Frantically awaited by Parisian supporters, Lionel Messi has agreed to tie his fate to Paris Saint-Germain. The two parties found common ground on Tuesday August 10 around a dizzying two-year contract (plus an optional third year), estimated at 40 million euros per year, with a signing bonus. ‘at least 30 million euros. Stratospheric figures, “Equivalent to the median annual budget of Ligue 1 clubs”, compares the economist Luc Arrondel, researcher at the CNRS.
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The arrival of the six-fold Golden Ball in Paris, however, comes in a context of recession for world football, forcing almost all clubs to reduce their lifestyle and to absorb the debts accumulated because of the Covid epidemic. . At the wrong time, PSG offered themselves a lavish recruitment campaign this summer, welcoming in turn the Spanish defender Sergio Ramos (ex-Real Madrid), the Italian goalkeeper Gianluigi Donnarumma (ex-AC Milan), the Moroccan Achraf Hakimi ( ex-Inter Milan) (1) and Dutch midfielder Georginio Wijnaldum (ex-Liverpool), which increased the payroll of the Ile-de-France club.
Insatiable, Leonardo, the sporting director, does not intend to stop there. Once the recruitment of Messi is acquired, he will put all his strength to renew the contract of Kylian Mbappé, courted by Real Madrid, and welcome by the end of August the very young international Eduardo Camavinga (18 years old, Rennes).
The club is betting on organic growth in turnover
The question of financing these operations inevitably arises. But for the wealthy Qatari owner – Qatar Sports Investments (QSI) -, who paid off the losses linked to the Covid-19 pandemic – 125 million euros for the 2019-20 season alone – the arrival of Lionel Messi was a bargain not to be missed. Especially since, unlike Neymar and Kylian Mbappé, bought for more than 400 million euros in 2017, PSG will not pay any transfer compensation this time, which has, according to Luc Arrondel, “Greatly facilitated this recruitment”.
Paris Saint-Germain took advantage of the temporary relaxation of financial fair play rules established by UEFA, which prohibits European clubs from spending more than they earn, to afford the king of the planet football , without having to get rid of his best players. With Neymar, Angel Di Maria, and Kylian Mbappé, he will compose a fire attack, a magic square unique in the world. “This is the main interest, continues the economist. BecauseParis Saint-Germain are looking at all costs to win the Champions League, which has eluded them since the acquisition of the club by QSI ”.
Beyond the obvious sporting added value of the top scorer in Barça history (672 goals in all competitions), marketing issues counted. By getting their hands on Messi, a global brand followed by 245 million fans on Instagram, PSG is taking care of its imageand is still getting closer to the most influential clubs such as Real Madrid, Bayern Munich, Barcelona or Manchester City.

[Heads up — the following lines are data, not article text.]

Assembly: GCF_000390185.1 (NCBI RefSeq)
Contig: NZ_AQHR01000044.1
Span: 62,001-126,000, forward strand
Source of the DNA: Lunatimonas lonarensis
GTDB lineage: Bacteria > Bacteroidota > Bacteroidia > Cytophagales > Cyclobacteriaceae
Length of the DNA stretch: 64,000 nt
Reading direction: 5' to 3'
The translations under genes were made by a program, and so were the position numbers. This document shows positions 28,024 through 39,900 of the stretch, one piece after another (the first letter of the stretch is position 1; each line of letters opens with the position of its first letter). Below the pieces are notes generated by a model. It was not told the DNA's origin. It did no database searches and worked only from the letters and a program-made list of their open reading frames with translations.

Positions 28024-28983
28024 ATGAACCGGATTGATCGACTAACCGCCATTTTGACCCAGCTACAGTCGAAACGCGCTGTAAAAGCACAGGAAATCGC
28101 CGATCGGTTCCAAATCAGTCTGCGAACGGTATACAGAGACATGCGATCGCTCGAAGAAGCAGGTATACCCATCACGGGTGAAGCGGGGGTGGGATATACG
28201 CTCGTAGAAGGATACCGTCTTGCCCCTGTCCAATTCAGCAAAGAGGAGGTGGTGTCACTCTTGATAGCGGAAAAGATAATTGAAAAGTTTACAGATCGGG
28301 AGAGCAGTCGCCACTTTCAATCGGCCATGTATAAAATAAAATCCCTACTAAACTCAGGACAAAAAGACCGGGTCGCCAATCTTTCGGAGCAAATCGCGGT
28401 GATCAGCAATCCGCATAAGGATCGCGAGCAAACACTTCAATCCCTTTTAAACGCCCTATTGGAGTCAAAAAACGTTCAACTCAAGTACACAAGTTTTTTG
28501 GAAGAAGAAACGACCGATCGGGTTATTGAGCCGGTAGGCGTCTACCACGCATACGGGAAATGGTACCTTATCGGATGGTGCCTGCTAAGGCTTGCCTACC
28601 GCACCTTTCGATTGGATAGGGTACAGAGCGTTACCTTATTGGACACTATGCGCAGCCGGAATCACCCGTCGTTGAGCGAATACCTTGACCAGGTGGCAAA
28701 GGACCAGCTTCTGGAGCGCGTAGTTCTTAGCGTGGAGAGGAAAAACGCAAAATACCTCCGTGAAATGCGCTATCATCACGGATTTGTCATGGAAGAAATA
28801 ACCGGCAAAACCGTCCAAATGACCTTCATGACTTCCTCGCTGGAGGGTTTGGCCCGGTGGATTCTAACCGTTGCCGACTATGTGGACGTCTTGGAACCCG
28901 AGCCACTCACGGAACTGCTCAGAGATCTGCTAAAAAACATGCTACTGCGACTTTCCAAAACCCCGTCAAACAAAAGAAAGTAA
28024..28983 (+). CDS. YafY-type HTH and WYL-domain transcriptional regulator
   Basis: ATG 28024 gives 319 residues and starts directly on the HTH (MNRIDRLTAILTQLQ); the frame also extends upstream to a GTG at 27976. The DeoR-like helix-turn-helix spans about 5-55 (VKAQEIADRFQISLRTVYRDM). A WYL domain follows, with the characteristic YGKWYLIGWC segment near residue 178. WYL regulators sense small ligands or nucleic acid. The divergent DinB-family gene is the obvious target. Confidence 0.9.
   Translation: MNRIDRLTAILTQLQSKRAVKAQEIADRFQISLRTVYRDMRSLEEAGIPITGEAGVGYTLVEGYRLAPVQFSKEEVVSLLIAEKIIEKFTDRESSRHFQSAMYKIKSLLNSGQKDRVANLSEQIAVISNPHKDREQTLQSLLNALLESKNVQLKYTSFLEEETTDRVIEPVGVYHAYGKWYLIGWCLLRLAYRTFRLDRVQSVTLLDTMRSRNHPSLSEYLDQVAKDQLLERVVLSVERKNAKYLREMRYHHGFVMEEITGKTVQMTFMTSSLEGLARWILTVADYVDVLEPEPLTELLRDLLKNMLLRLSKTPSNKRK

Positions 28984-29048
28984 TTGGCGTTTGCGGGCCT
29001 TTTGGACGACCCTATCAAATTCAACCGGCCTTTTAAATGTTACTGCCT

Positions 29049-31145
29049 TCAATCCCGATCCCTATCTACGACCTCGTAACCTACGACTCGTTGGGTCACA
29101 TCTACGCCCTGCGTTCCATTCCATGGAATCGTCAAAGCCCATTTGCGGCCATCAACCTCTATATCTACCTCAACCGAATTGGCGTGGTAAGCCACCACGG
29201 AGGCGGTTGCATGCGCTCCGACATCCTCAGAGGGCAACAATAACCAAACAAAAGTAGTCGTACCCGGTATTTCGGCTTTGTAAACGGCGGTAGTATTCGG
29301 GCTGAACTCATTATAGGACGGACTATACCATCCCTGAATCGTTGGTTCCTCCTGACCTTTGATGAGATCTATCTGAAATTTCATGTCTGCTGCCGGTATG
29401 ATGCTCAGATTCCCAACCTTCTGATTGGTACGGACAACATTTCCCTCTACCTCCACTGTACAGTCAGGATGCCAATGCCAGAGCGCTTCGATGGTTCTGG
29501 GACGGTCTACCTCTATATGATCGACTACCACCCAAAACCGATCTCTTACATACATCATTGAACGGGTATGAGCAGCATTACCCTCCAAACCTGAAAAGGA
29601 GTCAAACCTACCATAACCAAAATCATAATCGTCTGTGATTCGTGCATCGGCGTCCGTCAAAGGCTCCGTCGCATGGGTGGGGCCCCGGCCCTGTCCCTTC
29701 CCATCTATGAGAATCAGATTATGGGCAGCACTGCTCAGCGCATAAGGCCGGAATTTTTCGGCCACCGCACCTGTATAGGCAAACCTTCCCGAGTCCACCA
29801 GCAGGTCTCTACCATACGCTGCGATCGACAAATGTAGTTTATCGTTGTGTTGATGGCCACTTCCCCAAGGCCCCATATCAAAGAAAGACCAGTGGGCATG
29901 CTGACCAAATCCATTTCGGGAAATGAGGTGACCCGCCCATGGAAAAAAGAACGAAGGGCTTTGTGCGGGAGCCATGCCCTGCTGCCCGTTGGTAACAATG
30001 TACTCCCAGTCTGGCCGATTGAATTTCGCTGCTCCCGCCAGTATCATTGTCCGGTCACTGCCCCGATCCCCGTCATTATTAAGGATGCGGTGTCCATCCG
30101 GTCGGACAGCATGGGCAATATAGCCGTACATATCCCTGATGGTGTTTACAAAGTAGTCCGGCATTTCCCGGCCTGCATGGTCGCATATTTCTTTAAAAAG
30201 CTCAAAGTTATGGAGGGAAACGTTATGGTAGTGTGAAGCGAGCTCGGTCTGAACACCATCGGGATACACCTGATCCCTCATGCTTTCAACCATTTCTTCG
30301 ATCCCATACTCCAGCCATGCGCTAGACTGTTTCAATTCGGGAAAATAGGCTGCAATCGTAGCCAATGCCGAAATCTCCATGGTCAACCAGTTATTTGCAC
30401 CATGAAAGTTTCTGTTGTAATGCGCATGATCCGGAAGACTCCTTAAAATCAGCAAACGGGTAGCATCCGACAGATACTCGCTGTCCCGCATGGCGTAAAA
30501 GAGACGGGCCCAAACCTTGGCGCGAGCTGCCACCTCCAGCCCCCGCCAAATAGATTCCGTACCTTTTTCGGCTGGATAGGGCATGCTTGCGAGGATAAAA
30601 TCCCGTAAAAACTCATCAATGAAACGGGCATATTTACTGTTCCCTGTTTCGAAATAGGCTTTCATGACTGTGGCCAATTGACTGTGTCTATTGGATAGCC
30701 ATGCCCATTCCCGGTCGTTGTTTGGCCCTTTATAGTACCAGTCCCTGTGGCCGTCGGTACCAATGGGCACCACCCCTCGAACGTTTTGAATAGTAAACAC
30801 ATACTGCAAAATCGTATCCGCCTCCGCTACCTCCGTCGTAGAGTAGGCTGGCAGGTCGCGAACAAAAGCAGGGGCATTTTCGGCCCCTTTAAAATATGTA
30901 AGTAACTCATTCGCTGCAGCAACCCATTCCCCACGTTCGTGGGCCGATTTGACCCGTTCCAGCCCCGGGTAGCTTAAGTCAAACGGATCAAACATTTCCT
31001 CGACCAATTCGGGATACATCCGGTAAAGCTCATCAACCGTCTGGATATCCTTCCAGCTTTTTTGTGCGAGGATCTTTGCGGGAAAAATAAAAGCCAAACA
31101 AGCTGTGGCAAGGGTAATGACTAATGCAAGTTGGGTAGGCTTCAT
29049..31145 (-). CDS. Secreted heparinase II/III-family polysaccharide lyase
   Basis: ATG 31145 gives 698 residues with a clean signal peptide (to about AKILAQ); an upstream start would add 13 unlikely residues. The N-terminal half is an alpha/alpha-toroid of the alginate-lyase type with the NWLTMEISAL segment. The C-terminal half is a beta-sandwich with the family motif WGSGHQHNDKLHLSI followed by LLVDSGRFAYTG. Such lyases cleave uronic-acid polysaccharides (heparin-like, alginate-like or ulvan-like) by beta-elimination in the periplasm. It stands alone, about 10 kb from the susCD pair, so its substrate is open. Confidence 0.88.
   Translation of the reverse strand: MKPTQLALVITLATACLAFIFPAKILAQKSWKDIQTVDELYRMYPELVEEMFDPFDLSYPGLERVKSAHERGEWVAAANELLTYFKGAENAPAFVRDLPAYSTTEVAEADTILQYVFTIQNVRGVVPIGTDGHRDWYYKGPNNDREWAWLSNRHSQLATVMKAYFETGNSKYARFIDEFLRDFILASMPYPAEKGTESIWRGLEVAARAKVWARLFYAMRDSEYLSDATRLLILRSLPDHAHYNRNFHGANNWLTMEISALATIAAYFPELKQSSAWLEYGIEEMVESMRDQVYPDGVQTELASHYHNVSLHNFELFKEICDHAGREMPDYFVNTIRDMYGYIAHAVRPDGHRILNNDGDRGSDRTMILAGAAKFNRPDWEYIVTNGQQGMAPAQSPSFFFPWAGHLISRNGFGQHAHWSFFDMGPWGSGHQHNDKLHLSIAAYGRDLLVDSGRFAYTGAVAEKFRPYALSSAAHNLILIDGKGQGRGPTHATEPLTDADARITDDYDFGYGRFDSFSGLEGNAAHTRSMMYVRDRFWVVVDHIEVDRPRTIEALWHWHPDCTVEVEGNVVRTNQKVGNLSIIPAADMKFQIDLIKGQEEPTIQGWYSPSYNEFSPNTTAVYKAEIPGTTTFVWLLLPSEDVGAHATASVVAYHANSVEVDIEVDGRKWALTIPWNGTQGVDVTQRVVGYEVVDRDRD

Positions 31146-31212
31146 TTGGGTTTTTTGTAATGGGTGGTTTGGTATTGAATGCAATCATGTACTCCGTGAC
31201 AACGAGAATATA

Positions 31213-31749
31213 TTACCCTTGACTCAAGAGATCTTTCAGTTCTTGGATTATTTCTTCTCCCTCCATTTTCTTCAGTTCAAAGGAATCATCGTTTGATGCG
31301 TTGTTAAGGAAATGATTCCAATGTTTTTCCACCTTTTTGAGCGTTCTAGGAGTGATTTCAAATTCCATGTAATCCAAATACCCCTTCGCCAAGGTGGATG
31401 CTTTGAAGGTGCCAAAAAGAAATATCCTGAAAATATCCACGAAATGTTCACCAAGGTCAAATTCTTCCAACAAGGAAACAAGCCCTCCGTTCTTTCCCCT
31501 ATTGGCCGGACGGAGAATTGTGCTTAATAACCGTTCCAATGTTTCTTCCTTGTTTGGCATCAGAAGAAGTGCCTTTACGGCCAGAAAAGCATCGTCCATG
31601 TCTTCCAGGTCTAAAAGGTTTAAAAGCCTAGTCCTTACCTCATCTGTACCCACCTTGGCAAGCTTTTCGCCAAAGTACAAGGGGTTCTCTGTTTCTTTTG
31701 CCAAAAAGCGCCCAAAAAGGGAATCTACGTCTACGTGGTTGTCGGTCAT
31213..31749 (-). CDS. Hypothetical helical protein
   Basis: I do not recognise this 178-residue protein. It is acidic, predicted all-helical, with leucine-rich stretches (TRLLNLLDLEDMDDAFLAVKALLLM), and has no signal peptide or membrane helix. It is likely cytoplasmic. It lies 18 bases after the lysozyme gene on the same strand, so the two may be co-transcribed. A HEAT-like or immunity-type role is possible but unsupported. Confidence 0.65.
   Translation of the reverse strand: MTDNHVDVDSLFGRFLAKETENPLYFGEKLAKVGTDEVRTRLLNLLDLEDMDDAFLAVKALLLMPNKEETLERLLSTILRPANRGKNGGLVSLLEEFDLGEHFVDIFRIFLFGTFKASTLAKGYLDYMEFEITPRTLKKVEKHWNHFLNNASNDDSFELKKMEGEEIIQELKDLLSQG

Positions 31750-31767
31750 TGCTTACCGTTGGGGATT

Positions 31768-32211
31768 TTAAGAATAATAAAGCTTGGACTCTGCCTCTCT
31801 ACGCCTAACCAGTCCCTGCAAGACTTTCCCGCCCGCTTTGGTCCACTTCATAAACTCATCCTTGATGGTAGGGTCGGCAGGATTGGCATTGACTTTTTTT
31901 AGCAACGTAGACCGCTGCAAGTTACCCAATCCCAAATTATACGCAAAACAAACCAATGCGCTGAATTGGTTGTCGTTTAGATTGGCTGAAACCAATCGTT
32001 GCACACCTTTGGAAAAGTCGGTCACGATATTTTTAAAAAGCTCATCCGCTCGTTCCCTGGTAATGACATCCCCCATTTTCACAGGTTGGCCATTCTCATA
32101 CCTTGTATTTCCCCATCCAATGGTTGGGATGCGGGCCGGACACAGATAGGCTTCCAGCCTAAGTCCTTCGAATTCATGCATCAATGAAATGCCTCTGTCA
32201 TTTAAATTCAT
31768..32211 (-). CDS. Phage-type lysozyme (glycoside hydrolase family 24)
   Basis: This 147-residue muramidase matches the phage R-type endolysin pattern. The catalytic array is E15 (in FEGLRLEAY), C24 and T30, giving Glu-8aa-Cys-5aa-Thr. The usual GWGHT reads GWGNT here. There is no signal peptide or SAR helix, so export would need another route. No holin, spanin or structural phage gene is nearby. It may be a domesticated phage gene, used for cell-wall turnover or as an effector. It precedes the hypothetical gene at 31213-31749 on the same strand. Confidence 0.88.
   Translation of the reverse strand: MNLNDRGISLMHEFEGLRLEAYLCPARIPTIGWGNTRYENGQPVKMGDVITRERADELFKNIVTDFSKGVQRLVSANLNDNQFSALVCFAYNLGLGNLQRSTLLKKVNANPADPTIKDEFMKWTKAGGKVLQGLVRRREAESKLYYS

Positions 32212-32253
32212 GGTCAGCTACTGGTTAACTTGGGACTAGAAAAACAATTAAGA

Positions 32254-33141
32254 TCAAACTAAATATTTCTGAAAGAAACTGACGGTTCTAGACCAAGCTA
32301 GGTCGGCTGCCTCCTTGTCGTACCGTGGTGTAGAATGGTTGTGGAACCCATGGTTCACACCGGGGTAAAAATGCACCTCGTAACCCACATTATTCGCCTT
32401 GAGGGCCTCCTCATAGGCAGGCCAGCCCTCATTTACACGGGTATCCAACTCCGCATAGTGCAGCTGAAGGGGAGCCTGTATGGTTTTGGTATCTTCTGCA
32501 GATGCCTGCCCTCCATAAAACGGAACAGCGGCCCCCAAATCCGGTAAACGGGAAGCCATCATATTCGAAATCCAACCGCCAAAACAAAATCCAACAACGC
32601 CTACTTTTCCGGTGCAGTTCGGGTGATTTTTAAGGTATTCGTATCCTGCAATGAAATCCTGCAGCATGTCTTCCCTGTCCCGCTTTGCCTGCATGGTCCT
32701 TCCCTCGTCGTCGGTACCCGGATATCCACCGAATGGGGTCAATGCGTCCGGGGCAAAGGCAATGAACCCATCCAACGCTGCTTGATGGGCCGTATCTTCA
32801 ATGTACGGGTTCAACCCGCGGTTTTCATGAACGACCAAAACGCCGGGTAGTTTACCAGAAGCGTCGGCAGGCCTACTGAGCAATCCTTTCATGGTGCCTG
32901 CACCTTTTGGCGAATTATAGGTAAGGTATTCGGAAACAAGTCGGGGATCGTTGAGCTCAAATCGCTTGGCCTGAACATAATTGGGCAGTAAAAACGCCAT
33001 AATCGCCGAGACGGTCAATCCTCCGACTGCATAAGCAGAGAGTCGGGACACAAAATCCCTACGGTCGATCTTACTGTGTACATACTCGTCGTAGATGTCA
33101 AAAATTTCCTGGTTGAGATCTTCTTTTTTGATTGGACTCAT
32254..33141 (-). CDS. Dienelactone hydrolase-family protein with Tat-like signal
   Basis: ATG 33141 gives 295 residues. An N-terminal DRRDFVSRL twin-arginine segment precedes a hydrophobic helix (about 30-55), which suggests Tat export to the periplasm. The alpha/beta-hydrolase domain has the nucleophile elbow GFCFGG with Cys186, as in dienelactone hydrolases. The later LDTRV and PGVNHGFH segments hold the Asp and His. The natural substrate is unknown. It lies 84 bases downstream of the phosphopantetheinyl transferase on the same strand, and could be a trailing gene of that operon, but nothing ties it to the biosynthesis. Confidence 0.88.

Economically, leaders also expect short-term payoffs. ” If we compare this arrival to Cristiano Ronaldo’s transfer to Juventus in 2018, we can indeed think so, Luc Arrondel advances. The 117 million euros invested in the Portuguese striker were quickly amortized: on the stock market, the action had then jumped by 40%, the sponsorship contracts with Jeep and Adidas had been renegotiated upwards, the supporters of the club had surged on social networks, ticket sales had increased. And Juve entered the top 5 clubs that sell the most shirts in the world. “
Unexpected added value for Ligue 1
The arrival of the superstar promises to be just as profitable for Ligue 1, put to the test, between the downward renegotiation of TV rights after the disengagement of the audiovisual group Mediapro and the absence of the public in the stadiums, leading to a unprecedented drop in professional club revenues.
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With Messi at the head of the gondola, the National Football League has a golden opportunity to open up to new markets and to reassess its broadcasting rights abroad, which to date earn it 80 million euros per year. . ” Compared to its neighbors, such as England which generates more than 1 billion euros internationally, France is a little behind. This arrival can be interesting for the whole economy of French football ”, concludes Luc Arrondel.
In Europe, a slow-moving transfer market
The Covid-19 has forced European football on a dry run. In the big five leagues, the obligation to sell players before strengthening has been imposed on most clubs. In Ligue 1, except Nice, Monaco, Marseille or Paris, all the teams have reduced the sails.
The financial situation of strongholds of French football such as Saint-Étienne, Lille, Nantes or Bordeaux – which has just been saved by the sulphurous buyer Gérard Lopez – remains worrying. It is only in England, where the market seems to have woken up in recent days, with the arrival of Jack Grealish in Manchester City for 117 million euros – a record across the Channel – and the return to Chelsea of Belgian striker Romelu Lukaku.